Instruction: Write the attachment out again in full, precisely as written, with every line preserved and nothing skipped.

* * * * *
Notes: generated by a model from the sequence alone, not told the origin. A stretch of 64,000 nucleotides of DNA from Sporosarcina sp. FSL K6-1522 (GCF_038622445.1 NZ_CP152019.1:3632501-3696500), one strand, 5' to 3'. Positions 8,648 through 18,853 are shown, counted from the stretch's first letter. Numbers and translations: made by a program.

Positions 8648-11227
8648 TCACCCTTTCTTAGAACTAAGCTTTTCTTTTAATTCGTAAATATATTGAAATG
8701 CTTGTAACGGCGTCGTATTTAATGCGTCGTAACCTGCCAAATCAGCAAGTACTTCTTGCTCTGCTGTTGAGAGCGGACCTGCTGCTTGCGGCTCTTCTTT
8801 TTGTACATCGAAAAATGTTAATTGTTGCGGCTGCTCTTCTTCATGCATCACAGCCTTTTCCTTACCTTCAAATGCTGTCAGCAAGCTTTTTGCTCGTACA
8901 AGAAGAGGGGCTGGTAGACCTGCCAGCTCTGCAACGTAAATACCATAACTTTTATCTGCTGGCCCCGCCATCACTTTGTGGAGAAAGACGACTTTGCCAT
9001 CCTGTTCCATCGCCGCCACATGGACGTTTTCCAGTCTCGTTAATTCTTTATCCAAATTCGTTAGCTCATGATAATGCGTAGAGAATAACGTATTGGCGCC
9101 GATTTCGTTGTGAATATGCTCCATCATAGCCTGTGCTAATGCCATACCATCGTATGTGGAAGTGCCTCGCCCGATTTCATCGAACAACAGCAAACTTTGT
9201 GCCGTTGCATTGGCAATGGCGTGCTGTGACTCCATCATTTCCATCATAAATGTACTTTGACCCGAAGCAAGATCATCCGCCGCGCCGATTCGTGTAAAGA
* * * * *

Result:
Notes: generated by a model from the sequence alone, not told the origin. A stretch of 64,000 nucleotides of DNA from Sporosarcina sp. FSL K6-1522 (GCF_038622445.1 NZ_CP152019.1:3632501-3696500), one strand, 5' to 3'. Positions 8,648 through 18,853 are shown, counted from the stretch's first letter. Numbers and translations: made by a program.

Positions 8648-11227
8648 TCACCCTTTCTTAGAACTAAGCTTTTCTTTTAATTCGTAAATATATTGAAATG
8701 CTTGTAACGGCGTCGTATTTAATGCGTCGTAACCTGCCAAATCAGCAAGTACTTCTTGCTCTGCTGTTGAGAGCGGACCTGCTGCTTGCGGCTCTTCTTT
8801 TTGTACATCGAAAAATGTTAATTGTTGCGGCTGCTCTTCTTCATGCATCACAGCCTTTTCCTTACCTTCAAATGCTGTCAGCAAGCTTTTTGCTCGTACA
8901 AGAAGAGGGGCTGGTAGACCTGCCAGCTCTGCAACGTAAATACCATAACTTTTATCTGCTGGCCCCGCCATCACTTTGTGGAGAAAGACGACTTTGCCAT
9001 CCTGTTCCATCGCCGCCACATGGACGTTTTCCAGTCTCGTTAATTCTTTATCCAAATTCGTTAGCTCATGATAATGCGTAGAGAATAACGTATTGGCGCC
9101 GATTTCGTTGTGAATATGCTCCATCATAGCCTGTGCTAATGCCATACCATCGTATGTGGAAGTGCCTCGCCCGATTTCATCGAACAACAGCAAACTTTGT
9201 GCCGTTGCATTGGCAATGGCGTGCTGTGACTCCATCATTTCCATCATAAATGTACTTTGACCCGAAGCAAGATCATCCGCCGCGCCGATTCGTGTAAAGA